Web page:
# Matrices, vertices and polygons

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I've recently been thinking of using matrices for transformations in a 3d-environment. Think of translation, scaling and rotation. I realise all coordinates of the points that I'd store (every vertex) should be transformed using the matrices. Because of that, I'm thinking of ways to logically store all vertices (and hopefully, effectively). If I were to store every polygon and with it all needed vertices (example; triangle - 3 vertices), I'd have a lot of double stored vertices when one vertex is used in multiple polygons. So I started thinking again. What if I were to store all vertices and polygons seperately - but with the polygons I'd store a pointer, or location, to what vertices it uses? Would this method be beneficial in any way, such as usage of less memory? Another thing I was thinking of; what if I wanted to store all objects coordinates using a decent precision (let's say double). I could store the object's position as a double and store it's vertices with float precision (but then relative to the object's position, which would result in smaller numbers used for the vertices - thus less trouble of data loss). When drawing, ofcourse, all vertices would have to be translated using the object's position. Would this be in any way benificial, such as less memory used because you store the vertices with less precision? Note that for this question, precision is less important for the real vertices positions than for the object's position. I welcome any thoughts or tips on the matter. ~Stemic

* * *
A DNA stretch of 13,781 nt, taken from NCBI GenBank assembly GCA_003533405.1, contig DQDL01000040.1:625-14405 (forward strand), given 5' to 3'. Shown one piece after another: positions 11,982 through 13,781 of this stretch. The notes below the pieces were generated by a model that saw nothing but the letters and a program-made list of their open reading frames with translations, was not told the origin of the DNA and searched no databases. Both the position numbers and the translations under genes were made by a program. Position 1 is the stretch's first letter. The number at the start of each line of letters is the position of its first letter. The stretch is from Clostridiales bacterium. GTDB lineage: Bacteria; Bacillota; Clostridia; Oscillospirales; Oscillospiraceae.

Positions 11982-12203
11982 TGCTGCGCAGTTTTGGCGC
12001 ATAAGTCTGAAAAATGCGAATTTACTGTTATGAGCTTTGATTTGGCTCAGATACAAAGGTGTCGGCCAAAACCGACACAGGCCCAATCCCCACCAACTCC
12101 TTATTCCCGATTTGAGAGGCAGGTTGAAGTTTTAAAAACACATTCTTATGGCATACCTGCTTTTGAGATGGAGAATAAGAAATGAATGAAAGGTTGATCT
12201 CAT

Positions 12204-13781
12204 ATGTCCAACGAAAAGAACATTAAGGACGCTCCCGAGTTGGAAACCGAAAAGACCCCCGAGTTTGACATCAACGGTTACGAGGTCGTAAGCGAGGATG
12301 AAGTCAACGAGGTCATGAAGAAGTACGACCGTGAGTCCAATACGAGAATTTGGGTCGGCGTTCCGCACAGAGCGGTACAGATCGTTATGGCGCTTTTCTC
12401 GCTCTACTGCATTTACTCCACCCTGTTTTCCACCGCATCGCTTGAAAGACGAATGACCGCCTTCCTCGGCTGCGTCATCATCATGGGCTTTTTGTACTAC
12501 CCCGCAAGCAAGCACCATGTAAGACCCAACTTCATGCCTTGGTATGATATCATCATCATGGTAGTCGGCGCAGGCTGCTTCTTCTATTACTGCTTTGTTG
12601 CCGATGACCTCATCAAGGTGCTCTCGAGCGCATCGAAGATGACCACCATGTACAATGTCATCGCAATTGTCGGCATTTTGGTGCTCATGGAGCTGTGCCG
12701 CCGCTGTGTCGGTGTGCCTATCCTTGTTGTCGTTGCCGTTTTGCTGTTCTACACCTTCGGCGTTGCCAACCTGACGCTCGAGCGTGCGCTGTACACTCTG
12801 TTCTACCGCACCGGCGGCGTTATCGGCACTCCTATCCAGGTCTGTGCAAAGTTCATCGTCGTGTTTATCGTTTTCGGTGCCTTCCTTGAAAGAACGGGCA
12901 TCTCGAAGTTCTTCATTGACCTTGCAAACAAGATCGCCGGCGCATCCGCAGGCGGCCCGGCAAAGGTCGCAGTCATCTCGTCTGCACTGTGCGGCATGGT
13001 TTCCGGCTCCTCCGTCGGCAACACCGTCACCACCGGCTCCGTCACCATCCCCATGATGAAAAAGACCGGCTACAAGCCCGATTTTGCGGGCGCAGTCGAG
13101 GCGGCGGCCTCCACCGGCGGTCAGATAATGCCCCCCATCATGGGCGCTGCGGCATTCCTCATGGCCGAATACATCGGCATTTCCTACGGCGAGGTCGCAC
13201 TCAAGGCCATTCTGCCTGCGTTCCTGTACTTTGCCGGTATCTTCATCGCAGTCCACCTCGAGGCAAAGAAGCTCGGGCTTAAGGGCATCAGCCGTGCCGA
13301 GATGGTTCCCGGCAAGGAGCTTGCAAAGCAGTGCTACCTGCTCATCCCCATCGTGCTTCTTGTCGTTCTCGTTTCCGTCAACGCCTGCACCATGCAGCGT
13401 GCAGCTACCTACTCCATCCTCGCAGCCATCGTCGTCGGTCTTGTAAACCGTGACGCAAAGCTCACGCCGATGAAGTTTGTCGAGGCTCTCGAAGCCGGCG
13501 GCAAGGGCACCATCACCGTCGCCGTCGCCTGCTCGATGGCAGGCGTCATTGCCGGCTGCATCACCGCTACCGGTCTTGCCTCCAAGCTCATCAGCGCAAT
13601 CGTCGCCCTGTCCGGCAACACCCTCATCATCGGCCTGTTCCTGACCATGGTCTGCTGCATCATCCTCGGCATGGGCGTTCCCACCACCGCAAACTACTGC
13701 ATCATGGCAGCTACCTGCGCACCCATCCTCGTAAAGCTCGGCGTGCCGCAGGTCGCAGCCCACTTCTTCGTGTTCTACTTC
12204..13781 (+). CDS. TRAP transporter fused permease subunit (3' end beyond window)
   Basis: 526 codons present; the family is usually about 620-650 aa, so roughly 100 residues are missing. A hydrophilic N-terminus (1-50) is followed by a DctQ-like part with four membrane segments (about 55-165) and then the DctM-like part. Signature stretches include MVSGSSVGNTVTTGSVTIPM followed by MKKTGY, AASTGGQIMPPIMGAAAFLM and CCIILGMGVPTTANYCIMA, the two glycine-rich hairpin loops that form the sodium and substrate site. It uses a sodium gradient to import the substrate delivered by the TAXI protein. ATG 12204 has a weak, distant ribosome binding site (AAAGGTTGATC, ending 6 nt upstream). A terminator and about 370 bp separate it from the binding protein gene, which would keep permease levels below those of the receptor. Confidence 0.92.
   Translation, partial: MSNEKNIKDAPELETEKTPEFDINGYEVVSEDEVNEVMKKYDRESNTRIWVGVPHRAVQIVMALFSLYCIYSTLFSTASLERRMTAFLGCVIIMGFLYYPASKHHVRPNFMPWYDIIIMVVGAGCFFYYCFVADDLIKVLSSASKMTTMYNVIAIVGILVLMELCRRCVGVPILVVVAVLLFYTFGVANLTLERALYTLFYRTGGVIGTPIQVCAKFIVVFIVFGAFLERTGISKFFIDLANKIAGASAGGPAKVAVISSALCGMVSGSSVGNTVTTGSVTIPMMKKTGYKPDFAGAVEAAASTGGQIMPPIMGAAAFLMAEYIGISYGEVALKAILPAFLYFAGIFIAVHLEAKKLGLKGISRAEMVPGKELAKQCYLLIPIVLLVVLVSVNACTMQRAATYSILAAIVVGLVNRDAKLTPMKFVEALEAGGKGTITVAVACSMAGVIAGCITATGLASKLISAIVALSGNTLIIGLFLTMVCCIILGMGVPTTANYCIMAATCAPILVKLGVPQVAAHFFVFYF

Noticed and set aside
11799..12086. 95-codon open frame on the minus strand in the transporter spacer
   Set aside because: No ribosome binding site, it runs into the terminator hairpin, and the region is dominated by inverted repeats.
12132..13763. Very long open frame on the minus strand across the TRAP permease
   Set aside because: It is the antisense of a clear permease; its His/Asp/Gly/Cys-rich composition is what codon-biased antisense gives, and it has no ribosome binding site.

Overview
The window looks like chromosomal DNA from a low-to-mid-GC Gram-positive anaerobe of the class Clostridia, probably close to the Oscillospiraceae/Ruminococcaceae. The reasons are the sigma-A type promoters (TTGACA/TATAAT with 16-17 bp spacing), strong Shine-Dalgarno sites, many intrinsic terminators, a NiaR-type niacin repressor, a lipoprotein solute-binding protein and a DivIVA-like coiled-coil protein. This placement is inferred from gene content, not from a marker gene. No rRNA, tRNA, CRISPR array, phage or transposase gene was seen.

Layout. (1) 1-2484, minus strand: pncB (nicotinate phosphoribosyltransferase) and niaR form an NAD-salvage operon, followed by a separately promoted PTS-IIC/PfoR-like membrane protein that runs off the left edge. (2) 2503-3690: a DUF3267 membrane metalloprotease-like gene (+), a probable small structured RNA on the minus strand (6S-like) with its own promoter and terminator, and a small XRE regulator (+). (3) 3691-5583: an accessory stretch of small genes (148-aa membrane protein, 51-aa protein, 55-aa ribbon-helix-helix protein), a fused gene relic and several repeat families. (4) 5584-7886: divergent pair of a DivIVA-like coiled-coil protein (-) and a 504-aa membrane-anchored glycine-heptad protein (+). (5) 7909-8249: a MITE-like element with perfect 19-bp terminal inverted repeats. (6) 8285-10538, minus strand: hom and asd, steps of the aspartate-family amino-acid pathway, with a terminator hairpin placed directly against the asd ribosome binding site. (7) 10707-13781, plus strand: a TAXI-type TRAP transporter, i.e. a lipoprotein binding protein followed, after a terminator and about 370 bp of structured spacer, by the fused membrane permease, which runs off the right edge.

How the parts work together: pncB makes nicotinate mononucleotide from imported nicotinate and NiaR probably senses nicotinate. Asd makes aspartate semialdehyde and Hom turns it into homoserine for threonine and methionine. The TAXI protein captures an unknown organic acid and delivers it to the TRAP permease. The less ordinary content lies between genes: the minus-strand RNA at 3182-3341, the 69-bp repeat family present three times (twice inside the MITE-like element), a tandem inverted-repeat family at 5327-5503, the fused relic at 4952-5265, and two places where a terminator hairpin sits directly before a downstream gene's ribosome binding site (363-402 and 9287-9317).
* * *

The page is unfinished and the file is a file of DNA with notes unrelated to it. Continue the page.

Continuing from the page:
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Don't invent wheels that exist, I'd say. As for your first suggestion, the usual approach is not by pointers but by indices. That is, the vertices are stored in a list (usually a vertex buffer). Then, a second list (index buffer) stores the faces. Each face consists of three indices into the vertex list. As for the second suggestion, unless you are doing anything funky, precision is generally totally not of concern and floats are usually very sufficient.

Greetz,

Illco

PS: you could have read this in any 3D graphics package documentation, online websites or a decent book.

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